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first in line for 2012

Six-year season ticket holder has No. 1 priority number for new stadium BY JONATHAN KAPLAN

When Blake Randolph first received his letter in the mail from the Houston Dynamo, he was shocked by what he read. Randolph, a season-ticket holder since 2006, figured he would have a decent priority number to purchase season tickets in the new Dynamo Stadium for 2012 but never imagined he would be No. 1. “When I got the letter, I thought it was like a Southwest Airlines flight, where there are a bunch of people who are No. 1,” Randolph said. “I immediately called my ticket rep, Mike Williams, to see what the story was, and he confirmed that I was indeed the only person with the No. 1 priority number.” Priority numbers for 2012 season tickets were given out based on the season ticket accounts with the longest consecutive tenure with the organization. If a person purchased season tickets from 2006-2008, moved away in 2009, and came back for season tickets in 2010, they would have a similar priority number to other fans who purchased their first season tickets in 2010. Those fans who remained with the organization consecutively over the past six years were given the right to choose their seats first in the new stadium. Randolph happened to be the person who purchased his tickets the earliest out of those who never relinquished them. A 60-year old Shreveport native, Randolph moved to Houston some 30 years before the Dynamo. After growing up in Stonewall, La., and attending a high school that only had 16 people in his graduating class, Randolph and his wife were transfered to Houston in 1975 with the Pennzoil Company. In 2005, when the city of Houston announced that it was getting a professional soccer team, Randolph, a life-long soccer fan, was intrigued. With two kids, who were both big soccer fans as well, he told his son to look into Dynamo season tickets. They initially bought two seats for the first season. “After a while, my daughter and her friend wanted to start going too, so we increased our number to four seats,” he said. “The whole experience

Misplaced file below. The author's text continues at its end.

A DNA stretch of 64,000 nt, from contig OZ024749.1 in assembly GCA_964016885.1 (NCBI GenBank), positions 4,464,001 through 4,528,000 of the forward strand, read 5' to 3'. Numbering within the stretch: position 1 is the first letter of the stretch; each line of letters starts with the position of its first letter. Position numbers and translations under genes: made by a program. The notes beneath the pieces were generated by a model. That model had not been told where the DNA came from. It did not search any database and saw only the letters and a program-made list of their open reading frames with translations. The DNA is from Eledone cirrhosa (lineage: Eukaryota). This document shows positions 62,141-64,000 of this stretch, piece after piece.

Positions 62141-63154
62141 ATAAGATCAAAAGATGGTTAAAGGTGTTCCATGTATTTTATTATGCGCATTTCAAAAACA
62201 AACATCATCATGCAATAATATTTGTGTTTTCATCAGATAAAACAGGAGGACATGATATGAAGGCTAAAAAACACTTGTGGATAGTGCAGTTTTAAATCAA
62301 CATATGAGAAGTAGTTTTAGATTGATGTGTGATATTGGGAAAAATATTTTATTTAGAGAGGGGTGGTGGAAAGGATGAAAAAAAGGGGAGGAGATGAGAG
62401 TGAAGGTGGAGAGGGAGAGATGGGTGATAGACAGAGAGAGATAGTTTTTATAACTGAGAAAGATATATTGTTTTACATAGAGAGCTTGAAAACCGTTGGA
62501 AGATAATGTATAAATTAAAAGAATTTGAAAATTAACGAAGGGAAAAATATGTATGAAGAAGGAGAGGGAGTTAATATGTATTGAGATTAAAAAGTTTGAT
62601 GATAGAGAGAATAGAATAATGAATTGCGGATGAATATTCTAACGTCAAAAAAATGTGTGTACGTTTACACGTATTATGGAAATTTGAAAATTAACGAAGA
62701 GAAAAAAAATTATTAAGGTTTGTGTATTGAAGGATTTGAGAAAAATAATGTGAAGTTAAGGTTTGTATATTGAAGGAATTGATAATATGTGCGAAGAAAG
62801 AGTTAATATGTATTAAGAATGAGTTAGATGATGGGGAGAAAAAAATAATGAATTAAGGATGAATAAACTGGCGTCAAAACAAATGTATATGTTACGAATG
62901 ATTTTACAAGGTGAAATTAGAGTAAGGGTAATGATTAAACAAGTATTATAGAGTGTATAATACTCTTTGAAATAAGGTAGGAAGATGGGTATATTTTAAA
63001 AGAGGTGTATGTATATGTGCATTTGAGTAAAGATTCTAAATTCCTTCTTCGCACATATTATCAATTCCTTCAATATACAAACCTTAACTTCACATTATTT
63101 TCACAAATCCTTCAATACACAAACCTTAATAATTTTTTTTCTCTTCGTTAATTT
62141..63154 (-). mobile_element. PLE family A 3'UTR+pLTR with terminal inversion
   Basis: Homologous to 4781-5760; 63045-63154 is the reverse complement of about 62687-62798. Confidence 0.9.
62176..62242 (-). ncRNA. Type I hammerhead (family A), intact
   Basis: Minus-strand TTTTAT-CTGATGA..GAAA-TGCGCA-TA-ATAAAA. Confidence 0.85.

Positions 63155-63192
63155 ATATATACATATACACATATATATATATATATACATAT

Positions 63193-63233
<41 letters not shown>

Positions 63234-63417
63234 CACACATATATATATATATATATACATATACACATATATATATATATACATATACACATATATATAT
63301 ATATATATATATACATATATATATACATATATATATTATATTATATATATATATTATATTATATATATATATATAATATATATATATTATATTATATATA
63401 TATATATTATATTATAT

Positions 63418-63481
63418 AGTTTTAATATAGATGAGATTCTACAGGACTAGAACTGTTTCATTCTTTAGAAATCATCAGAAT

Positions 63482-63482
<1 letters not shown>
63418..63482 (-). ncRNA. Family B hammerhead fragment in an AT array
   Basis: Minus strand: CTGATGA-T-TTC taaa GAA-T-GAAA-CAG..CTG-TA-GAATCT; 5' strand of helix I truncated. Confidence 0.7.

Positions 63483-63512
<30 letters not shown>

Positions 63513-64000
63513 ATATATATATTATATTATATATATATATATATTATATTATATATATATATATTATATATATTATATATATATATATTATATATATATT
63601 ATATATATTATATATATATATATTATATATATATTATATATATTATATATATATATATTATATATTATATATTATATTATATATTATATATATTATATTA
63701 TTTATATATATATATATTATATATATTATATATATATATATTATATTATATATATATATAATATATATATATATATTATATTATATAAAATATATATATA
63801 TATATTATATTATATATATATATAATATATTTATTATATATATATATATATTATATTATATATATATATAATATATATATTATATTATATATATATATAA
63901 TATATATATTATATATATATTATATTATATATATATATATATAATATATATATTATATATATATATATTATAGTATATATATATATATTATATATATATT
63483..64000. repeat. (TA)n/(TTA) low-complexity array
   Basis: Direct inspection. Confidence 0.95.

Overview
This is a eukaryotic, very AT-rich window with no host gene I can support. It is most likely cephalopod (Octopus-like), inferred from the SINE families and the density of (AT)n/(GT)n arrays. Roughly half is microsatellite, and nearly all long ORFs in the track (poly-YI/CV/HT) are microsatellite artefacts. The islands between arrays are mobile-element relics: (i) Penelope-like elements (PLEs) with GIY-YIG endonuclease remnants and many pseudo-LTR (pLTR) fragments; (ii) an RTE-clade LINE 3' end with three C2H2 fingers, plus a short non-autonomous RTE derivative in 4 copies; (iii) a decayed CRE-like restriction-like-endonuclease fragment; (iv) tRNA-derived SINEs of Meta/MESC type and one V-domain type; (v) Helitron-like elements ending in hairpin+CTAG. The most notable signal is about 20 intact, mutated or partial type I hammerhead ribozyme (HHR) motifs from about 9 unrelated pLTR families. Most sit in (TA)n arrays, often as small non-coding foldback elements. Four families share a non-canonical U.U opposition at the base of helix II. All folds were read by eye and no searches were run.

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of going to Dynamo games has been big for our family. As our kids got older, we were not able to do as many family outings together, but going to Dynamo games has always been our thing.” Randolph admits that due to work and travel, he has only averaged 5-6 Dynamo games a year, but he hopes to change that going forward. In addition, he hopes to bring friends out to the new stadium next season and potentially convert some new fans. “I have a lot of friends who I would bring to the new stadium that I may not have brought with me to Robertson Stadium,” Randolph said. “Normally I will go to games with soccer fans or Dynamo fans, but now I have the opportunity to take non-soccer folks to the games, whether it’s friends, clients, or colleagues.” As the No. 1 priority number holder, Randolph had the pick of the stadium when it came to choosing seats for 2012. He discussed it with his family and decided to purchase premium seats. The family decided to maintain a similar sightline from Robertson Stadium in section 121, so they purchased four seats in the VIP 100 level, five rows up from midfield. Although he has a lot of great memories over the past six seasons at Robertson Stadium – including Brian Ching’s four-goal performance in the Dynamo’s first game in Houston and the overtime playoff win against Seattle in 2009 – Randolph is excited for the prospects that lie ahead with the new stadium. “Dynamo games are events that are fun and fast, and they are events at which we always have a good time when we go,” he said. “It’s the perfect family entertainment deal, and I could not be more excited about watching my team play in the new stadium.”


2012 STADIUM SEATING PLAN W 205 202

201

2012 SEASON TICKET PRICING

23

1825

100 LEVEL VIP CLUB

$

VIP FIELD SEATING

$

200 LEVEL VIP CLUB

$

204

239

102

103

104

2

3

4

5

105

6

7

106

DYNAMO BENCH

139

238

206C

1725

208 8

9

107

209

10 11 12

13 14 15

108

109

210

700

100 LEVEL SIDELINE

$

100 LEVEL ENDLINE

$

550

200 LEVEL CENTER CIRCLE $ 500 200 LEVEL SIDELINE

$

425

200 LEVEL ENDLINE

$

400

SUPPORTERS’ SECTION

$

250

212

110

VISITOR BENCH

137

N E

211

138

237

S

207

VIP CLUB LOUNGE 1

240

206B

1800

100 LEVEL CENTER CIRCLE $ 900

sections

203

206A

113

213

114

214

215

115

216